Good news about knees

Arthroscopy isn't effective against arthritis, but other procedures work well

Health & Fitness

September 01, 2002|By Jane E. Allen | By Jane E. Allen,Special to the Sun

When a recent study found that a popular knee operation was only as good as a placebo for arthritis, some sufferers misconstrued the results, assuming that no surgery would help them.

Doctors are now trying to reassure people that this isn't the case.

The research, published in July in the New England Journal of Medicine, found that arthroscopic knee surgery, in which a surgeon inserts small instruments into the knee to explore the damage and make repairs, provided only mild relief at most for arthritis sufferers. Patients undergoing the surgery, the study said, had the same degree of pain relief as those who had a simulated procedure, in which tiny incisions were made and nothing more was done.

"Patients that have arthritis read this as saying any knee surgery for arthritis doesn't work," said Dr. Larry Dorr, director of the Arthritis Institute at Centinela Hospital in Los Angeles.

Arthroscopy remains a good operation for those who have suffered knee trauma and acute injury, such as an athlete with torn cartilage or a weekend athlete who tears a meniscus or ligament, he said.

For those with painful, stiff, arthritic knees who can't get relief any other way, there are procedures to help.

"Total knee replacement is a highly successful operation, and it's shown to be one of the most effective treatments in terms of returning people to productivity," Dorr said. But knee replacements are painful, and rehabilitation can take up to a year.

Many doctors began offering the simpler arthroscopy, Dorr said, because patients were reluctant to endure the pain, cost and prolonged recuperation of knee replacement. But, he said, "There was no one overlooking it and saying, 'This isn't working and we should stop.' "

Up until the recent study, there hadn't been scientific comparisons of arthritis patients who underwent the surgery with those who got a dummy procedure. Two years after the procedures, about 35 percent of all the subjects thought they had improved; 65 percent felt worse or stayed the same. But the improvements were generally in perceived pain, not in any objective measure of whether they could function better, said Dr. Nelda P. Wray, the study's senior scientist.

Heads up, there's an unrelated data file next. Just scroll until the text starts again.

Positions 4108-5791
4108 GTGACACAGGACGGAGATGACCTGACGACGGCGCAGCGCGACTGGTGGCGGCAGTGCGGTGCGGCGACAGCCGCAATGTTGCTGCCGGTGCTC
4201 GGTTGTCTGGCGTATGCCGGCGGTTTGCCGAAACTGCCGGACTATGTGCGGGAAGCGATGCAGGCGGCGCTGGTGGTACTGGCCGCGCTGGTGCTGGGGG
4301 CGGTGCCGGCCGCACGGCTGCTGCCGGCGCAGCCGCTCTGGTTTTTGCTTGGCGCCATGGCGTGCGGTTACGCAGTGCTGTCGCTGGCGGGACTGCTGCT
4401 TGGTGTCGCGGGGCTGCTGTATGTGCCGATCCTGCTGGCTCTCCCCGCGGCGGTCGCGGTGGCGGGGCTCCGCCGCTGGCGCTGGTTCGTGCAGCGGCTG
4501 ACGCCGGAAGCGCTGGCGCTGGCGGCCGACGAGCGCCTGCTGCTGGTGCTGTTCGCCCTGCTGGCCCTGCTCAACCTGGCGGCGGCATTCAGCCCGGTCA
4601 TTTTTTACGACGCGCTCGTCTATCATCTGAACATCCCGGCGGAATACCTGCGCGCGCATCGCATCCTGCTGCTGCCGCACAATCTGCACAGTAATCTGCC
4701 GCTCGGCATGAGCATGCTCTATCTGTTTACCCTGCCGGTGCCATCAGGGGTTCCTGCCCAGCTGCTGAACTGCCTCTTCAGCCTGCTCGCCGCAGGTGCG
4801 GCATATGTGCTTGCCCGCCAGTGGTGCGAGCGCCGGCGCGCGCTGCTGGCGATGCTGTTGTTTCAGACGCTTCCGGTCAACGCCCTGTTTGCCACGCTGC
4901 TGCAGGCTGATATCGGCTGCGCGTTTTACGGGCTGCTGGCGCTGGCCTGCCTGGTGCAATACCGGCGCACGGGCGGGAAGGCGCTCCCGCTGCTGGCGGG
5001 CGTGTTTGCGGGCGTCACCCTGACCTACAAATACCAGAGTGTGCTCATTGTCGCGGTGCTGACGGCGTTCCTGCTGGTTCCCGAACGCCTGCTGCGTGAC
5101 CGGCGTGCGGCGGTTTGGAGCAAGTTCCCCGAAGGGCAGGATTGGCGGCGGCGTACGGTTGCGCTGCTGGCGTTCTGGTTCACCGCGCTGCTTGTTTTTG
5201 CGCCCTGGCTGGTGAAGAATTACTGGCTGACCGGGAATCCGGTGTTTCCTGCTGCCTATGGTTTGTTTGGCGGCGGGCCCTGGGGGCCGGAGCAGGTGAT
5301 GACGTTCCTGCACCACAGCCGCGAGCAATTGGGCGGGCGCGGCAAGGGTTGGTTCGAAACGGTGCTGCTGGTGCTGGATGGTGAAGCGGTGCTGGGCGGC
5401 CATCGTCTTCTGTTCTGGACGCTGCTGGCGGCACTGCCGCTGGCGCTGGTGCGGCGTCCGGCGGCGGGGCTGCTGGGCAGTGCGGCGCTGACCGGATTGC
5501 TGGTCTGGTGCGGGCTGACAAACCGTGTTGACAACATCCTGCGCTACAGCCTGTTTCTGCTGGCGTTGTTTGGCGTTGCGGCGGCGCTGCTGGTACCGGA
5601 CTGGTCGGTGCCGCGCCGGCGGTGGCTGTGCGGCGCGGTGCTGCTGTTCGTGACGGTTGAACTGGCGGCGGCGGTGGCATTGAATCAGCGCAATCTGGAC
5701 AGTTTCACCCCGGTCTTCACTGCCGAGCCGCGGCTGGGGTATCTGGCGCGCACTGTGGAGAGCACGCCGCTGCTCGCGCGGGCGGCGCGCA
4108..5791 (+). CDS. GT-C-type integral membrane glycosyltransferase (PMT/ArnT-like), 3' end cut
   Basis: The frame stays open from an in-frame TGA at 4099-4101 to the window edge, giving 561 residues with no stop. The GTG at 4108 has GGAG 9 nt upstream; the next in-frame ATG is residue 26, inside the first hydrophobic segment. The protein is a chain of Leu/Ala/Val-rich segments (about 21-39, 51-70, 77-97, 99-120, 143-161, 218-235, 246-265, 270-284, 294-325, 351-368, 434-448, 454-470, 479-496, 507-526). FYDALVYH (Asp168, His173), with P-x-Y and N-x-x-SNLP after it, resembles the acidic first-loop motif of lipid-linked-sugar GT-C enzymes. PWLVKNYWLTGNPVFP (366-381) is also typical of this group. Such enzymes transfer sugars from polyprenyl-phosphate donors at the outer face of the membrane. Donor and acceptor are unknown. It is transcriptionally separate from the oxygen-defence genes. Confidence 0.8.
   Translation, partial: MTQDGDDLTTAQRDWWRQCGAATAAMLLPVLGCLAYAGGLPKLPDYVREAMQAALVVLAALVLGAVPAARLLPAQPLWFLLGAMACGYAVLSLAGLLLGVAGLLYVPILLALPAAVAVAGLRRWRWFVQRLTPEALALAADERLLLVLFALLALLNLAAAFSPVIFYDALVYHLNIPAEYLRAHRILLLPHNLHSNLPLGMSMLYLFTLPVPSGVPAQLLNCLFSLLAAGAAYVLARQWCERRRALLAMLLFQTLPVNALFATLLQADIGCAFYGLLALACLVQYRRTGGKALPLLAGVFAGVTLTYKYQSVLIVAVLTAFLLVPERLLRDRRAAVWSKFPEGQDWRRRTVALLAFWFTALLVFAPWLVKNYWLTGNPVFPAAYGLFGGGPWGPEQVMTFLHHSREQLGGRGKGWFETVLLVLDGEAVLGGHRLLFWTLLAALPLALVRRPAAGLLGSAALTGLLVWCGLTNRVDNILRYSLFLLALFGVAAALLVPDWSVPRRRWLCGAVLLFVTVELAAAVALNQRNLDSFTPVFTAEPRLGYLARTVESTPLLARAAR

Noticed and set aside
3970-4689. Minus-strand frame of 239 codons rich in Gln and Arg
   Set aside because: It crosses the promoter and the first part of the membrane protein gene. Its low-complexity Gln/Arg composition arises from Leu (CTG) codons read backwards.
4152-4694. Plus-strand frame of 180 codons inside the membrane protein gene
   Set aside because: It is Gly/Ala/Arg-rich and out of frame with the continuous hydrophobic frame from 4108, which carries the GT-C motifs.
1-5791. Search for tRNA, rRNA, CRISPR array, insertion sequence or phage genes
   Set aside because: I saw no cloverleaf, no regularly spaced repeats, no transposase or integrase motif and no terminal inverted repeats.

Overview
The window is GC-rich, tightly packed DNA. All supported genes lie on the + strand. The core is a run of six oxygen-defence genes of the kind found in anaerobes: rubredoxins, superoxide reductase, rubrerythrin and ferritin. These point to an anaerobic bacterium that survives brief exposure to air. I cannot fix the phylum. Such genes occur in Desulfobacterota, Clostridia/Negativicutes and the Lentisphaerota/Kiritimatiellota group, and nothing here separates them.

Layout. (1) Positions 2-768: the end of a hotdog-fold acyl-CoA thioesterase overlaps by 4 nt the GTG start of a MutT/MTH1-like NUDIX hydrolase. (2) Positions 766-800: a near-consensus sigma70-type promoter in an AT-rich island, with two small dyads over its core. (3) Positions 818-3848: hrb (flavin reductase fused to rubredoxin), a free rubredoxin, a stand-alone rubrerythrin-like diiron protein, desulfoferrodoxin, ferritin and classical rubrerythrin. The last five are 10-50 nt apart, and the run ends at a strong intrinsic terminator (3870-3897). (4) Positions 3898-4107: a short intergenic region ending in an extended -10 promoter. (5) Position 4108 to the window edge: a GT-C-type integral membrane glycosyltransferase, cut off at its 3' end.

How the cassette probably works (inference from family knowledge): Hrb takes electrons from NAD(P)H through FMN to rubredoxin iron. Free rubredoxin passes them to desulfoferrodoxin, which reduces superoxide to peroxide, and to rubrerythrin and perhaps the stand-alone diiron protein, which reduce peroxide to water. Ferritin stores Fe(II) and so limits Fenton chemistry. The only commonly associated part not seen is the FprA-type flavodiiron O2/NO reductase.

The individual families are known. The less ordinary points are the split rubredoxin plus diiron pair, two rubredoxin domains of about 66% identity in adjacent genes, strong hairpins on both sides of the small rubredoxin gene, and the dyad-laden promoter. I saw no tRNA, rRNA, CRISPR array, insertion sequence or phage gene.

Of the 650,000 annual arthroscopies, orthopedic surgeons report doing 35 percent to 50 percent of them for the wear-and-tear of arthritis, Wray said. With 250,000 to 300,000 such procedures performed for arthritis each year at a cost of $5,000 each, more than $1 billion is being spent only to get a placebo effect, said Wray, a researcher and internist at the Houston VA Medical Center and Baylor College of Medicine in Houston.

"We probably should be taking all the time and resources and money that we use to do this and be applying them in better, more effective ways," said Dr. Bruce Moseley, the Baylor orthopedic surgeon who performed the real and simulated surgeries for the study.

He and other orthopedic surgeons said patients have several options:

Nonsurgical management: Patients adapt their movements to what their knees will allow, while maintaining a healthy weight to alleviate extra stress on the joint. Pain relievers and anti-inflammatories can be used.

Heat before activity and ice afterward can reduce pain and swelling. Physical therapy and massage can help.

Osteotomy: Popular before the advent of arthroscopies, it's performed in a hospital on younger patients who want to reduce pain while preserving their knee joints. Because most people with arthritic knees become somewhat bow-legged or knock-kneed, doctors cut into either the leg bone (the tibia) or thigh bone (the femur) to realign the leg and knee and redistribute the load on the joint. Patients may return to work in three months; complete recuperation can take up to a year.

Knee replacement: Total knee replacement involves replacing worn or missing cartilage in all three knee compartments with a new lining consisting of metal on one side and plastic on the other. Recuperation can take six to 12 months. Doctors performed 299,000 total knee replacements in 2000. A 1998 study found that after 10 years, 90 percent of these procedures are successful.

Viscosupplementation: A relatively new therapy, involving injections of lubricant to replace knee fluid that has become less slippery because of arthritis. Although the injected hyaluronic acid eventually breaks down, some patients report years of relief.

Unispacer: The most recently developed knee procedure, it involves making a single incision and sliding a metal disk between the bones of the leg. Although FDA-approved, the procedure has been performed only 900 times to date.

Said Dorr: "It may be the next easy solution for arthritis in the knee, like arthroscopy was, but there's no good data yet that say it's going to work."

Jane E. Allen is a reporter for the Los Angeles Times, a Tribune Publishing newspaper.

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